After that year, we quit doing anything traditional on his birthday. I don’t make a cake and we don’t look at photos. We just exist in the thickness of the date, waiting for the day to pass, longing for the arrival of July 13th so we can, without explanation, live as regularly as we can.
I don’t think there’s a right thing to do. We celebrate him every day and he’s never away from our minds. Sometimes, though, it’s just too much.
Happy birthday, hon.
I am Teresa Adams. My husband, Roger, was killed in Iraq in 2009. Roger and I both grew up in Massachusetts. He was born in Montague in 1972. He went to elementary school in Gill, Massachusetts, and graduated from Franklin Technical Vocational School in 1990. He loved the Boston Red Sox, a good ham grinder, and snow, yes, snow. After graduation, he moved to Kentucky to spend time with his mother.
He wasn’t there long when he decided to join the Marine Corps. The closest recruiting station was in Tennessee, so he signed his name and became a United States Marine, and was stationed in Camp Lejeune, North Carolina. He was an 0352; a grunt.
On leave he would come to Massachusetts to visit with his family. He spent the holidays, long weekends, and special occasions in Massachusetts.
Roger and I fell in love on Memorial Day weekend of 1995 and decided to get married. We obtained our marriage license here in Southampton when the town hall was on East Street. Our ceremony was at the gazebo in Easthampton, Massachusetts on a snowy night. We were surrounded by Christmas lights, family and friends, and a brand-new blanket of fresh snow. We spent Christmas with our families, said our gut-wrenching goodbyes, then I moved to North Carolina, where he was stationed.
We spent years through multiple deployments to Okinawa, Mediterranean Floats on Navy ships, his first tour in Iraq, and more. We had four sons and lived as a traditional military family. We missed him quite often, and worried constantly. On summers, holidays, and times when Roger was deployed, we would come to Mass to be with family, because it was home. Towards the end of our travels on 91 in Connecticut, we always tried to be the first one in the car to see the small blue sign “Welcome to Massachusetts.”
I was in Southampton when I found out Roger died. We just got to my parents’ hours earlier. Roger had been in Iraq for the second time. The National Guard came to my parents’ house near the Ponds accompanied by a police officer from Southampton. They told me Roger was driving a Humvee and ran over an IED. They also told me he died instantly, and I chose to believe them.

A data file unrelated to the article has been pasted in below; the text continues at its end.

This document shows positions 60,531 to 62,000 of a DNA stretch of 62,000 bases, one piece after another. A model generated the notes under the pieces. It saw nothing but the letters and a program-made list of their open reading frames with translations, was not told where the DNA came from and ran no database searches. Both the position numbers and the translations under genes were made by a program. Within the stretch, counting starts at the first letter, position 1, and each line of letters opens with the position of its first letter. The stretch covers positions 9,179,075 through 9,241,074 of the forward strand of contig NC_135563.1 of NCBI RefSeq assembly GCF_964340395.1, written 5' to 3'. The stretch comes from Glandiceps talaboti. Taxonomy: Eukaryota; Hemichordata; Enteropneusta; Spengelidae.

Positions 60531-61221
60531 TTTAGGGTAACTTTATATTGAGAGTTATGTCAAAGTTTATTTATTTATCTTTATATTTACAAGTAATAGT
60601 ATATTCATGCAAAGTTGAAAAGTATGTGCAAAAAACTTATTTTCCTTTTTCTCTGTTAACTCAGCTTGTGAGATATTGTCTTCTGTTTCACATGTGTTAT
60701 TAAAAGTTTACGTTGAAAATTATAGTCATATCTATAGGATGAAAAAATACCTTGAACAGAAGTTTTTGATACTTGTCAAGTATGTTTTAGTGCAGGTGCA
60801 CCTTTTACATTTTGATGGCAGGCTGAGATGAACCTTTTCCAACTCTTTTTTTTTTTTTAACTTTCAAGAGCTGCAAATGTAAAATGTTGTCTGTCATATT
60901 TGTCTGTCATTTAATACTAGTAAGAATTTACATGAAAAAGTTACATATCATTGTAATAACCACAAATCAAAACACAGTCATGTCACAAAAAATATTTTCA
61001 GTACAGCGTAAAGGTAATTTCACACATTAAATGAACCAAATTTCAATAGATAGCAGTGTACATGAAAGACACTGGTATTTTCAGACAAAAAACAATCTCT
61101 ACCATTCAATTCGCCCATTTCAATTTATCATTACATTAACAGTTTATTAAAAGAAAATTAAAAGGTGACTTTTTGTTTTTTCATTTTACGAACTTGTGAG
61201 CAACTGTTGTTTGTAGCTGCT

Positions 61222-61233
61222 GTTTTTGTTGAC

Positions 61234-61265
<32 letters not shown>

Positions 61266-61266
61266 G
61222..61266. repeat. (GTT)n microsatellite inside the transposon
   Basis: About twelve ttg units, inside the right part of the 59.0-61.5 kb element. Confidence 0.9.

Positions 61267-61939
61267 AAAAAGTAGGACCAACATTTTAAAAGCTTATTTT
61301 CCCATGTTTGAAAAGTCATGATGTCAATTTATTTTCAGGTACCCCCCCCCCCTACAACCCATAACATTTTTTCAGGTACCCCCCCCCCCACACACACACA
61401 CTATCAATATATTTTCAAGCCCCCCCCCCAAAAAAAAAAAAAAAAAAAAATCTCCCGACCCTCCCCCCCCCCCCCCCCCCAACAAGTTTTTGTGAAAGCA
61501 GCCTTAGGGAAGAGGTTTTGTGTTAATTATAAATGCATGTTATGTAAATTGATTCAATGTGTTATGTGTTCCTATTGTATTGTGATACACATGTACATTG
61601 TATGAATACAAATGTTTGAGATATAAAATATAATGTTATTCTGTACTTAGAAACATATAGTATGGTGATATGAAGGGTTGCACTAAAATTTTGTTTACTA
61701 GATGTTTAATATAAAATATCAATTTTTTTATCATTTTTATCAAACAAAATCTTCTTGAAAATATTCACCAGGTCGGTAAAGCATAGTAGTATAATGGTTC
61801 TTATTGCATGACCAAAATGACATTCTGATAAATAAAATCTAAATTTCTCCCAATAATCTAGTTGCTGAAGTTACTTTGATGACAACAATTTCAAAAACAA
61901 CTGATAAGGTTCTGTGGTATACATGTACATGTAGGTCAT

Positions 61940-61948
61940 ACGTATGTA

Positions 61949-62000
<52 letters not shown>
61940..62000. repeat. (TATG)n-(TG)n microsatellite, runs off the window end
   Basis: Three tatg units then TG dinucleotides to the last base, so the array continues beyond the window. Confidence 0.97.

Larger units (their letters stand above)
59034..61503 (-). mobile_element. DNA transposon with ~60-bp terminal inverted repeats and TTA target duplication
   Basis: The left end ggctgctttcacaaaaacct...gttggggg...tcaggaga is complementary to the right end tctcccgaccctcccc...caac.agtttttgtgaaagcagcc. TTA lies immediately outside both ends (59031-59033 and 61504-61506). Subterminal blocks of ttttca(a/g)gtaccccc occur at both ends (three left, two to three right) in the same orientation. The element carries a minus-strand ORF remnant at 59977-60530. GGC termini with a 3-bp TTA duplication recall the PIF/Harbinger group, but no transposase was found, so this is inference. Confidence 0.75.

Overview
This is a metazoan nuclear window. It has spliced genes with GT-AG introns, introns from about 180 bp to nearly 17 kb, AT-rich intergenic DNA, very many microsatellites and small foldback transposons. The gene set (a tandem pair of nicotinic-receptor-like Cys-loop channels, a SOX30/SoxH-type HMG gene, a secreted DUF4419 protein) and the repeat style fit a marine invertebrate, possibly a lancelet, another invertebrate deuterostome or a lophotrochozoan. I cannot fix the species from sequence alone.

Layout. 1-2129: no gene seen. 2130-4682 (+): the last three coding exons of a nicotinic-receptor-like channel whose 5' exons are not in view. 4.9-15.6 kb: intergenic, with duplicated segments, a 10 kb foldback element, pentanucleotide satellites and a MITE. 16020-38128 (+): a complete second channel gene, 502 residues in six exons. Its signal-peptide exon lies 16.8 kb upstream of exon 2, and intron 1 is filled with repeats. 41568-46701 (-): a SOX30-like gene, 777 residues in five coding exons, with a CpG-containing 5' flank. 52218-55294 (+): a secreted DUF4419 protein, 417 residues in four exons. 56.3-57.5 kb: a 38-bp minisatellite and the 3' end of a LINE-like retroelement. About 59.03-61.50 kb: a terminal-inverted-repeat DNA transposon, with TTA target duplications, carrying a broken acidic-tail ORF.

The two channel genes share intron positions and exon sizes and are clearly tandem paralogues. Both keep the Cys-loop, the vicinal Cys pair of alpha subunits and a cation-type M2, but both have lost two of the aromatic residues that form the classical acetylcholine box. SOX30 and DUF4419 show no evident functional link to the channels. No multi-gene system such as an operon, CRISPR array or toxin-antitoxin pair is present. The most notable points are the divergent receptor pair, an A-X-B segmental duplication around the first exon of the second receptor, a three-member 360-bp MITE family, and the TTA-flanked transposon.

After a few years of trying to regain some sanity and figure out what to do, the boys and I decided to move back home to Massachusetts. I did the math and figured that with the tax break, we would be able to afford it, so I bought a house in Southampton on Wolcott Rd; one I used to drive by each morning on my way to Hampshire Regional High School (a very long time ago).
After we moved in and settled, I filled out the application for the tax break and was surprised when it was denied. The reason it was rejected was because Roger did not enlist in Massachusetts, but in Tennessee.
I have appealed that decision through Boston, and we went to court in Northampton. I have yet to receive an answer from them. This is not about my case, but it brought light to this issue. I speak now for the future homeowners in Southampton, Massachusetts who are disabled veterans or surviving families.
Veterans and surviving families should be able to come to Southampton and not worry about being denied their benefits. Reducing the two-year waiting period to one year for non-residents would greatly alleviate any financial hardships put on the military members. More than that, it would make them feel welcomed by this warm, loving town. It would make them feel like they’re home. It would make them feel safe and give them a better chance to have as normal of a life as they can.
Each situation is different. The fact remains, however, that no matter where a service member enlisted, they took an oath to serve the United States. They did not take an oath to serve solely Massachusetts, North Carolina, or Tennessee. There are pages of generous benefits that Massachusetts offers our veterans because there is appreciation and caring for their sacrifice and service. I cannot allow myself to think of a disabled veteran, or another surviving family, feeling a little less than, or not having that sense of belonging, because they are denied. We, as a town, should help them the same way they helped us. We should open our arms and welcome them home.